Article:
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Re: T rex walking speed WAS: Re: Addendum to Trex vision as support for scavenging...

Hmmm. So, taking a hopefully still conservative 6km/h, Trex could reasonably be 
expected walk to its far point in one hour? And by walking in a straight line 
for 8 hr, could efficiently monitor an area 2 far points by 8 far points (546 
sq km), assuming the presence of visual tell-tales. Or, by walking the 
perimeter of a circle with a radius of 1 far point, monitor an area of 452 sq 
km (111,644 acres) in 6.3 hr, and end up where it started. That's a lot of 
theoretical ground. Again, assuming theoretical visual tell-tales.

So, back to the question that started the thread. What actors are available to 
play the theoretical role of vulture analog, helping to evolve wonderfully keen 
Trex vision? So far, no suggestions (other than Quetz) have been made. I would 
think something as big or somewhat bigger than a turkey buzzard, lots of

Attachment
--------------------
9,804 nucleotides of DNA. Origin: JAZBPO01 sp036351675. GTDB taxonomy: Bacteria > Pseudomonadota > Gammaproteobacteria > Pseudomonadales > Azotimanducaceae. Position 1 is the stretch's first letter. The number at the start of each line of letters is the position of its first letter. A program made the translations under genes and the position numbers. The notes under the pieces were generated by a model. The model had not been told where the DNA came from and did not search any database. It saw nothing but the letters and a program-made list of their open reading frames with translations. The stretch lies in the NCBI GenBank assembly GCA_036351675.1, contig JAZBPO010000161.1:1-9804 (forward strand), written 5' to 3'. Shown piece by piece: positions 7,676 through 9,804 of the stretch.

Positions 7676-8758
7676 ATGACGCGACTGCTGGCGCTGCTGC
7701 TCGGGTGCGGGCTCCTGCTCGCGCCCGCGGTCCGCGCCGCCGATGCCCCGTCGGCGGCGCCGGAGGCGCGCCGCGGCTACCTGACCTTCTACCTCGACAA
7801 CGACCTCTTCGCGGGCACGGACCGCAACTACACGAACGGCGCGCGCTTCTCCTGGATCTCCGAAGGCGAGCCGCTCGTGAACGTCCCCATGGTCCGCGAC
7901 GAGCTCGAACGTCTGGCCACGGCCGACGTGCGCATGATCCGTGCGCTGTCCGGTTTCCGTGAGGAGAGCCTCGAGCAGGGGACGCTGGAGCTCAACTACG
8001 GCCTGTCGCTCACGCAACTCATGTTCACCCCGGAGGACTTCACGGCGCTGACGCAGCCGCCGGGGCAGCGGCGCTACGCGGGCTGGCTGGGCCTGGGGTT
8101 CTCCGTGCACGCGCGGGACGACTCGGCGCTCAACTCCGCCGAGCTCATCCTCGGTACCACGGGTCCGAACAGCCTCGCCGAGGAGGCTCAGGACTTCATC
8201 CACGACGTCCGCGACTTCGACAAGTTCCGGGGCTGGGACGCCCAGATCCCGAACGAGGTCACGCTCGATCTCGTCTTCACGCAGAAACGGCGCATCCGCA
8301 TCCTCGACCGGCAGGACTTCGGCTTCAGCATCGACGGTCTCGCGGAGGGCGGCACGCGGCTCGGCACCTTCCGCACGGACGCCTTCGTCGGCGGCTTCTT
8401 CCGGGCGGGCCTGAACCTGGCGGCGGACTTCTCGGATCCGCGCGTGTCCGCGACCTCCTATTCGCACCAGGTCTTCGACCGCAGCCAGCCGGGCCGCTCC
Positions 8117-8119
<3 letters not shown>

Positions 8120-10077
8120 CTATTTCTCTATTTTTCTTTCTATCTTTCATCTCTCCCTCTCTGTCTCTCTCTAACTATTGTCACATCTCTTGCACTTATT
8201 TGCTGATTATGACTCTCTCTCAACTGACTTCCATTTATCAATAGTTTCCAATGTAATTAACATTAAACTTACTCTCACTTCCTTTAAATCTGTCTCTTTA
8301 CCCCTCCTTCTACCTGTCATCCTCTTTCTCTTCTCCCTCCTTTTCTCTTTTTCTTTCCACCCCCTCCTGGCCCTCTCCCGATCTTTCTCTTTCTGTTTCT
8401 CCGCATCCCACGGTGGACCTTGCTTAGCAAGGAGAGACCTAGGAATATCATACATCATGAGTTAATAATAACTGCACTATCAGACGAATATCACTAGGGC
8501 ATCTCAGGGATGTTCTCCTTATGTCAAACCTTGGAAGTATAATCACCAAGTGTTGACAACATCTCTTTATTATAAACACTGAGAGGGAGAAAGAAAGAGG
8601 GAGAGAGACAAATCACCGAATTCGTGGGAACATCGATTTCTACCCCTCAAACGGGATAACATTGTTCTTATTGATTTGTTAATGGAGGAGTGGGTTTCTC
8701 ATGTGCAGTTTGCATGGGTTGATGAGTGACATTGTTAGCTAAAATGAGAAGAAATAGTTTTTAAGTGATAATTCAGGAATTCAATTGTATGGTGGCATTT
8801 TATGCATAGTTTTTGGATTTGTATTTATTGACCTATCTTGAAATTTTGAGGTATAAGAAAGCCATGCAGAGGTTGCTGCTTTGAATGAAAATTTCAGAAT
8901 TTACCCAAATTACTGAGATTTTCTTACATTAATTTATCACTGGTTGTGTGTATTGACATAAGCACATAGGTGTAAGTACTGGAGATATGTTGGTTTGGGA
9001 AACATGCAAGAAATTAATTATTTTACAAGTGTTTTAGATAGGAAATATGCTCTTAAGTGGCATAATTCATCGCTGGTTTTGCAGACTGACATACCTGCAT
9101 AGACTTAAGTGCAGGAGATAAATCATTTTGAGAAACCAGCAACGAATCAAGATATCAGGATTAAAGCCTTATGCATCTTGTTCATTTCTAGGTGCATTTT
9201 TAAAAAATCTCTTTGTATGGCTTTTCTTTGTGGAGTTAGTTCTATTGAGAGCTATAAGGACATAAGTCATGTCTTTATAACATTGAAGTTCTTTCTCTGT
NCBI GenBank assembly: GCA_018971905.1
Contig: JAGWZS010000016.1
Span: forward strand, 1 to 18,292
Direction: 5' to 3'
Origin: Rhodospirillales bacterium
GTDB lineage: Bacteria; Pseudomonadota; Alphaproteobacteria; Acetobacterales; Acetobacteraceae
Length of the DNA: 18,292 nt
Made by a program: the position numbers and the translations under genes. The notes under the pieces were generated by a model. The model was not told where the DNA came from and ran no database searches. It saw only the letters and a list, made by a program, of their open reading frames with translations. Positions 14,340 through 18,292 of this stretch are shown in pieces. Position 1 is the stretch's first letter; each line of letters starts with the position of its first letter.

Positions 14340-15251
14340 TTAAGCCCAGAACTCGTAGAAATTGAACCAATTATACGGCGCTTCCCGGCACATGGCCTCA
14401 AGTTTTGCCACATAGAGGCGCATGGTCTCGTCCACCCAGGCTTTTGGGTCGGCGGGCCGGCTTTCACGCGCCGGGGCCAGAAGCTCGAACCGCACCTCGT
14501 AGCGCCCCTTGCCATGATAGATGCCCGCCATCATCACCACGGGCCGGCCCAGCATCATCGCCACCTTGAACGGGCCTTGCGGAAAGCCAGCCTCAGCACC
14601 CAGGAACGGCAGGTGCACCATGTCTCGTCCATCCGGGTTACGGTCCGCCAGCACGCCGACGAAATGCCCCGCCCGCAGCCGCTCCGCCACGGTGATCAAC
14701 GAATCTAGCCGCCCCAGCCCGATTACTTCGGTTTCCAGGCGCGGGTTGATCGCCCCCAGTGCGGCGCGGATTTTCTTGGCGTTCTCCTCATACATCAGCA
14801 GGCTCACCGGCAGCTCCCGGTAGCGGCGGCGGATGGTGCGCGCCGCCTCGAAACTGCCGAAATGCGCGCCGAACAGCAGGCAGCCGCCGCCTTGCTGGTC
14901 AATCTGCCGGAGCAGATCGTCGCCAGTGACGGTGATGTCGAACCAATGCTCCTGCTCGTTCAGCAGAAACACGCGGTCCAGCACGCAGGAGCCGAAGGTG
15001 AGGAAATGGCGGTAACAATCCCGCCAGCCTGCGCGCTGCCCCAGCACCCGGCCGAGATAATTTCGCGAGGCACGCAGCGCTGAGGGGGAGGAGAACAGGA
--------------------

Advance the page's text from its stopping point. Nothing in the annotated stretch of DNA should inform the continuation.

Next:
razor-sharp teeth, and no crest to hamper entry into large carcasses...


----- Original Message ----
From: Martin Baeker <martin.baeker@tu-bs.de>
To: don ohmes <d_ohmes@yahoo.com>
Cc: dinosaur mailing list <dinosaur@usc.edu>
Sent: Tuesday, July 4, 2006 7:14:11 AM
Subject: T rex walking speed WAS: Re: Addendum to Trex vision as support for 

> If my figures are correct--

> Taking a Trex stride as 1.76m, assuming a stride frequency of 2
>seconds (I believe 2 sec is conservative), and using Stevens' far
>point of 6 km, Trex could walk to his limiting far point in ~1.9
>hrs. This means that, assuming visual cues in the form of volant
>scavengers were available, Trex could monitor, from a stationary
>position, ~113 sq km (11340 hectares) with a two hour arrival
>time. Traversing a regular circuit, or moving with a herd of prey
>animals, could obviously enlarge this area several fold.

I believe this to be a *very* conservative estimate of a T rex walking
speed - after all, it amounts to a bit more than 3km/h.

>From scaling (Froude number as used by Alexander, Fr = v^2/ gL), I
would expect a T rex, with more or less four times the leg length of
humans, to walk at two times the speed, i.e. at about 10-12km/h.
Alexander used footprints to estimate walking speeds of large
theropods of about 5mph, that's about 8km/h.



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